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On April 3, 2020, the Centers for Disease Control and Prevention (CDC) issued a new recommendation to help prevent the spread of COVID-19 coronavirus disease: People should wear cloth or fabric face masks when they go grocery shopping, visit pharmacies, or do other essential errands. Made from T-shirts or bandanas, these face coverings are an at-home alternative to surgical masks or N-95 respirators, which the CDC recommended only for healthcare workers on the front lines of the pandemic.
The recommendation — which the CDC posted in a statement on its website alongside a 45-second video of U.S. Surgeon General Jerome Adams demonstrating how to make one of the cloth masks — spurred a wave of do-it-yourself guides online.
But this raised a new dilemma among crafty Americans making their own masks: How should people clean the masks in order to safely reuse them? Making a new face guard for each trip outside could prove tedious.
Cue the advice of Facebook: “Those that use a fabric mask – after wearing place in ziplock bag and microwave 2-3 minutes to sanitize. Do this after each wear,” says a post that users have shared more than 7,200 times. Another post with similar advice has about five times that amount of shares.
People contacted Snopes seeking clarity.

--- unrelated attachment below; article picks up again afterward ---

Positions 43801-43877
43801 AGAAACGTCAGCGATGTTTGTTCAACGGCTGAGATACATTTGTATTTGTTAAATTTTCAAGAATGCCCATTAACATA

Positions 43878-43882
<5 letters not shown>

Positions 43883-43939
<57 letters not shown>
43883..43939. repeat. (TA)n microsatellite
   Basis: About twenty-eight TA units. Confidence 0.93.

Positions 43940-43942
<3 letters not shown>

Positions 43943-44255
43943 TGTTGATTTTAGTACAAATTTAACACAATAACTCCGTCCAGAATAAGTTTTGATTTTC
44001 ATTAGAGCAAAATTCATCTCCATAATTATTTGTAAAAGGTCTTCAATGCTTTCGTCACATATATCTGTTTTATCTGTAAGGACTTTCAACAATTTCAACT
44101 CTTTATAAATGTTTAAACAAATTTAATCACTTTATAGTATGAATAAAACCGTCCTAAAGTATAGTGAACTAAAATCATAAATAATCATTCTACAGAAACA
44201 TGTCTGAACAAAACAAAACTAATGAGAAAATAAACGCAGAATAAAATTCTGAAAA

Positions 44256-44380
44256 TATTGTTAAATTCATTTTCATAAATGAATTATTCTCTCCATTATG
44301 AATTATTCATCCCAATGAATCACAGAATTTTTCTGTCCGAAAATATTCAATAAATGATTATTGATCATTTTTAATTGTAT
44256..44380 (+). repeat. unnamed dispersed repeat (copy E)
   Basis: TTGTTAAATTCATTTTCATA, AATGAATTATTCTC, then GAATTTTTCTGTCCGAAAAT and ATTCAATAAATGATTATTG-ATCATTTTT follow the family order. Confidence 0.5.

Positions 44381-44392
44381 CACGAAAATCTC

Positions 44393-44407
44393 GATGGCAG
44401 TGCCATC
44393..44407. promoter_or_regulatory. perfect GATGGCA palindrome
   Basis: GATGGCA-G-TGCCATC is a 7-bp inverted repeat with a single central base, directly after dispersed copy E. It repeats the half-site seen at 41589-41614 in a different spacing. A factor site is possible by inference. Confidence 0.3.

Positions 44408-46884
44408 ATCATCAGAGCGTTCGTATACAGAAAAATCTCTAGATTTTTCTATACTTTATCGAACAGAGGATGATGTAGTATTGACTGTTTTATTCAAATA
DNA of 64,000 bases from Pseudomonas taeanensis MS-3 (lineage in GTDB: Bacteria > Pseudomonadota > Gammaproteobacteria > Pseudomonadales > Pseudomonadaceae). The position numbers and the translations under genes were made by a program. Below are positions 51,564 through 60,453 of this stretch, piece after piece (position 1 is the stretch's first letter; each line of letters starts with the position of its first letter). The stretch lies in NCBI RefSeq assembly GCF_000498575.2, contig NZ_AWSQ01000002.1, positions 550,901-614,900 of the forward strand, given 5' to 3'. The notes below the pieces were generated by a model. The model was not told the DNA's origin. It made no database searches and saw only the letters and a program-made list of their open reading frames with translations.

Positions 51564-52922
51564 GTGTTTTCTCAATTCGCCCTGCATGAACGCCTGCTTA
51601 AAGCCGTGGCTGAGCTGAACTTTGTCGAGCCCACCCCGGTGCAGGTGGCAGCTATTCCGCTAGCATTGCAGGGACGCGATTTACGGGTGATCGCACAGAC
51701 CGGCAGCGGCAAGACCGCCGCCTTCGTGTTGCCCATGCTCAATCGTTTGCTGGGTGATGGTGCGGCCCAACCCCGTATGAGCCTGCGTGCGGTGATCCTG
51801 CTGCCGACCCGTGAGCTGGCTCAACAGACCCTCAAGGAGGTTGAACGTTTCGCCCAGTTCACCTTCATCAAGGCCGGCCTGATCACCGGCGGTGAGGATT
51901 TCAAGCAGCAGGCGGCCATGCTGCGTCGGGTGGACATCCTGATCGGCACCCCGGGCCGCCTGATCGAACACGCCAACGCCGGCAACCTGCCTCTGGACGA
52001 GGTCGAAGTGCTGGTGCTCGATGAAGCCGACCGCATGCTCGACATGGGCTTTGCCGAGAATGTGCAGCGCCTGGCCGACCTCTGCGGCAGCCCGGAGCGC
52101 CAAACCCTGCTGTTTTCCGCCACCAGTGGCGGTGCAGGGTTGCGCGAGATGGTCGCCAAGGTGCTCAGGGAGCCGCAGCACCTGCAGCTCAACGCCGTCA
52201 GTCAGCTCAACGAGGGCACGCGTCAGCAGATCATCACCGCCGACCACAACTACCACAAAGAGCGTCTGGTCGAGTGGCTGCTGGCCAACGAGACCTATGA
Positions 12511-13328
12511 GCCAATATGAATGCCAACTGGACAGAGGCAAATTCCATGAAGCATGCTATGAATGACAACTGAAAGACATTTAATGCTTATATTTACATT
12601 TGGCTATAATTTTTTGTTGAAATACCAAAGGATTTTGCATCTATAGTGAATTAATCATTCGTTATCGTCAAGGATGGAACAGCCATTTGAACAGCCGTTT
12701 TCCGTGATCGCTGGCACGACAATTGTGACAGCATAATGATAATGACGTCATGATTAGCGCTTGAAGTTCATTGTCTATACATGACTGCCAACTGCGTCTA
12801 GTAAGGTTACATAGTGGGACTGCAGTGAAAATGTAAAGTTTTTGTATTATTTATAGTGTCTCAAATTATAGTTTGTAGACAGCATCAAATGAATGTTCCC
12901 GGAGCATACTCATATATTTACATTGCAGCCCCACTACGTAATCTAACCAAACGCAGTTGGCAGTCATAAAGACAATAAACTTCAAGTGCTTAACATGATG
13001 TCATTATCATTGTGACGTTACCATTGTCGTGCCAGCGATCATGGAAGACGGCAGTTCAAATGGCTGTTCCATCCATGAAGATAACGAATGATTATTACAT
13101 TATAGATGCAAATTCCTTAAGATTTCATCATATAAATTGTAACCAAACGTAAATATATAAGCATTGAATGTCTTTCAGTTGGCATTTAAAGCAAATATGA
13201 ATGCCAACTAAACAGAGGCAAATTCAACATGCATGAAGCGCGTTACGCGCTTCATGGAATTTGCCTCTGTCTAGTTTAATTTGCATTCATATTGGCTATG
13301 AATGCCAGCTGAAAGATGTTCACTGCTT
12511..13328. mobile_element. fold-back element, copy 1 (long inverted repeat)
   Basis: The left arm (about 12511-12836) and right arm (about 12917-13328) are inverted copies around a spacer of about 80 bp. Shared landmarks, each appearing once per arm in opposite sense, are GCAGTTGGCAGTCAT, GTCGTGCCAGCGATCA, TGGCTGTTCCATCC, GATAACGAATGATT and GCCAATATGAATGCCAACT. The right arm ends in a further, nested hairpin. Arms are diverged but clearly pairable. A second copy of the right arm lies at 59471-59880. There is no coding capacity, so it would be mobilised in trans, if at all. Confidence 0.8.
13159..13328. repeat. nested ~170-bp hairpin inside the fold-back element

According to an April 9 instructional guide by the CDC, people who go outside wearing fabric or cloth masks should clean them regularly, the frequency of which depends on how often the face coverings are used. When asked by Snopes if microwaving cloth masks will sanitize them, a CDC spokesperson responded via email with a bulleted list of what cloth face coverings should do, including “fit snugly but comfortably against the side of the face” and “be able to be laundered and machine dried without damage or change to shape.” The latter bullet point was highlighted yellow in the email.
In other words, the CDC has not explicitly forbidden the public from microwaving the face coverings nor weighed in on the effectiveness of the method. But it has made this recommendation, including in its April 9 guide: “A washing machine should suffice in properly washing a face covering.”
Meanwhile, Greeneville/Greene County Office of Emergency Management and Homeland Security on Facebook warned against microwaving face masks, writing on Facebook:
There are a couple of problems with this:
1. The microwave will set flame and/or burn certain materials.
2. If your mask has metal in it, refer to issue number 1, as well as, possibly killing your microwave.
Please do NOT microwave your hand made masks.
Washing in warm water and Antibacterial Soap and a small amount of bleach will disinfect your masks of any germs. Yes this includes COVID-19.
“DO NOT place any face mask in the microwave for any amount of time,” the Colorado River Fire Rescue department also said on Facebook. “There is no evidence that microwaving a face mask will sanitize it properly.”
Proof of people’s failed attempts at the microwave idea are available via social media, too. People have shared stories of kitchen fires starting in their microwave and photos of charred fabric masks. “I tried it,” one Facebook user wrote. “Please don’t try it. It smells awful.”